DENTAL abscesses tend to lurk within bone around the apices of infected teeth. They may be painful, but at least they’re usually not visible. Yet, for the unlucky few, an abscess can spread, resulting in a facial swelling. This can lead to a rapid and spectacular rearrangement of the patient’s classic good looks. Even more serious and alarming complications, such as respiratory embarrassment, are possible. That such incidents often lead to a complaint or claim is unsurprising, especially in cases where the onset of the swelling follows recent attendance to report symptoms or receive treatment.
It is striking how regularly this involves an allegation that the swelling was caused by the treating dentist’s failure (or refusal) to provide antibiotics. All things being equal, responding to this particular point can be quite straightforward – the use of antibiotics is heavily restricted, with best practice guidelines recommending that first-line management should, if at all possible, be drainage of dental infections. Usually this is achieved by measures such as extraction or endodontics.
Antibiotics should only be introduced where the assessment of the patient reveals, for example, lymph gland involvement or cellulitis. In the absence of these signs, the decision to withhold antibiotics is normally defensible. Arguably, it is this discouragement of reliance on antibiotics by dentists that actually helps to limit the incidence of severe facial swellings.
Honoured in the breach?
Yet if dentists reflect on this issue, many will admit (perhaps only to themselves) that they are guilty of departure from these same guidelines. It would be difficult to argue otherwise – published studies have confirmed the high rate of antibiotic prescribing by UK dentists.
The rationales for these decisions are many and varied. For example, some dentists firmly believe that dry sockets respond to metronidazole. Others will provide antibiotics to palliate an acutely painful abscess, thus allowing the patient to reflect on definitive treatment choices following a good night’s sleep. In the current climate, one is inclined to doubt whether these approaches would completely escape criticism. However, the ice becomes even thinner in other more commonly encountered scenarios.
In some cases the provision of antibiotics is simply a capitulation in the face of concerted patient pressure. The assertiveness and persistence with which some patients will seek a prescription never fails to astonish. It’s quite easy to empathise – there may well be a degree of reassurance to be derived from holding a prescription. Perhaps there is a genuine misperception that if the pills work, the expense, inconvenience and discomfort of dental treatment can be avoided. However, as the concept of patient autonomy flourishes in healthcare, there may also be a belief that the receipt of antibiotics is a "right".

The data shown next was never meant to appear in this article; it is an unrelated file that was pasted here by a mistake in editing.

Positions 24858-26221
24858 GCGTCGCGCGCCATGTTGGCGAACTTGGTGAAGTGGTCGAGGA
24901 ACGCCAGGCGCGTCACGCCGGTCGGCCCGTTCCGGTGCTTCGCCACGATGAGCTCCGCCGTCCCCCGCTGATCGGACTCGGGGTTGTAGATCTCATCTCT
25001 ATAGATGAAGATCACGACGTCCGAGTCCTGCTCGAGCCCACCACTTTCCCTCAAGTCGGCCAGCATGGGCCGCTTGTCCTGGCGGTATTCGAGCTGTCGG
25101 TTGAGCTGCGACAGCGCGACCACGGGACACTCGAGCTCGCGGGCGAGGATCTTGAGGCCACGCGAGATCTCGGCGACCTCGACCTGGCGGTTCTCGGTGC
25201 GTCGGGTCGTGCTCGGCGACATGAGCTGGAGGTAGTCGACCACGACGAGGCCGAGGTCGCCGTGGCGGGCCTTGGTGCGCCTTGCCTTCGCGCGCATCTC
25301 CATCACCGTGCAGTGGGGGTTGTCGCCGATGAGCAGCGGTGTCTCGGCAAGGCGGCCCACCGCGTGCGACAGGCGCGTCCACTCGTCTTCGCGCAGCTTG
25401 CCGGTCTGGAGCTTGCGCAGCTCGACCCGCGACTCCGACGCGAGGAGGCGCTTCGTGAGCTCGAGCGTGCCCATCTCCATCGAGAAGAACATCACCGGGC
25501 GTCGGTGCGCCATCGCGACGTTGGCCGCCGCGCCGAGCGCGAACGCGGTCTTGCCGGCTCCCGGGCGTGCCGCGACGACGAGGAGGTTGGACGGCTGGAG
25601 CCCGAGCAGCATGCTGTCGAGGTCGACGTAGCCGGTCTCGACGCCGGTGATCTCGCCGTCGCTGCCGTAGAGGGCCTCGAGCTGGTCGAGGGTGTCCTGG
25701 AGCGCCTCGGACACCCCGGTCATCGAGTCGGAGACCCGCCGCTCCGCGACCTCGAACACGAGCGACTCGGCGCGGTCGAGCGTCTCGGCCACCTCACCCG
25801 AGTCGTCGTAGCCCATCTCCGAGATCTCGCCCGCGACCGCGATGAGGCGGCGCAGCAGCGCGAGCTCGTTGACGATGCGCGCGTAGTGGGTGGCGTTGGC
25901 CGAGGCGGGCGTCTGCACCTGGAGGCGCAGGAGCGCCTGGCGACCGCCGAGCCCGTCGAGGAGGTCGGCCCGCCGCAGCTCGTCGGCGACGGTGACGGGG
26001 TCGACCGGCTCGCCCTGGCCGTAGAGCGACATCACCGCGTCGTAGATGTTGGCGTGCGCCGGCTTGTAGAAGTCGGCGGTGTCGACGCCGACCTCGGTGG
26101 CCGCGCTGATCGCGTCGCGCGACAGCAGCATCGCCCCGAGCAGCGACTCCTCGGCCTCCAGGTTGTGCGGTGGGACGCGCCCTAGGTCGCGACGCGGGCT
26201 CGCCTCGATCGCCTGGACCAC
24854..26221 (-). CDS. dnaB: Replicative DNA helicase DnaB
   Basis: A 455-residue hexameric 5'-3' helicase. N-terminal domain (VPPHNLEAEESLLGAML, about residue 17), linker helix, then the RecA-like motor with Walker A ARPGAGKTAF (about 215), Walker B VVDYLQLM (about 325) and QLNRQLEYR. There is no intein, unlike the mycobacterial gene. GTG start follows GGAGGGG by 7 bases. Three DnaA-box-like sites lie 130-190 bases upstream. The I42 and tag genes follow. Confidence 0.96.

Not so. Patients are entitled to consider treatment options, together with their benefits and material risks. This ethical doctrine is now enshrined in medical jurisprudence following the seminal ruling in Montgomery v Lanarkshire Health Board. However, this is not carte blanche for patients to demand whatever they please – clinicians still cannot be required to offer treatment which is contrary to good practice. In circumstances in which the treatment of dental infections by means of antibiotics is contraindicated, a prescription should not be included in the menu of treatment choices, irrespective of the patient’s wishes.
Another potential motivation for writing a prescription is expediency. Adherence to appointment timetables is an elusive art, especially on those days when dental "toothaches" have been shoehorned into already busy books. Logic dictates that many such emergency patients tend to be poor attenders. They are often anxious and delay treatment until the situation is dire.
Commencing an unscheduled discussion of the risks and benefits of endodontics versus surgical extraction (as well as non-intervention) in the middle of a busy session can be daunting and may trigger a panic attack (usually by the patient but sometimes by the dental nurse). Here the temptation to hand out a prescription without further (time-consuming and probably fraught) consideration of curative treatments may be irresistible.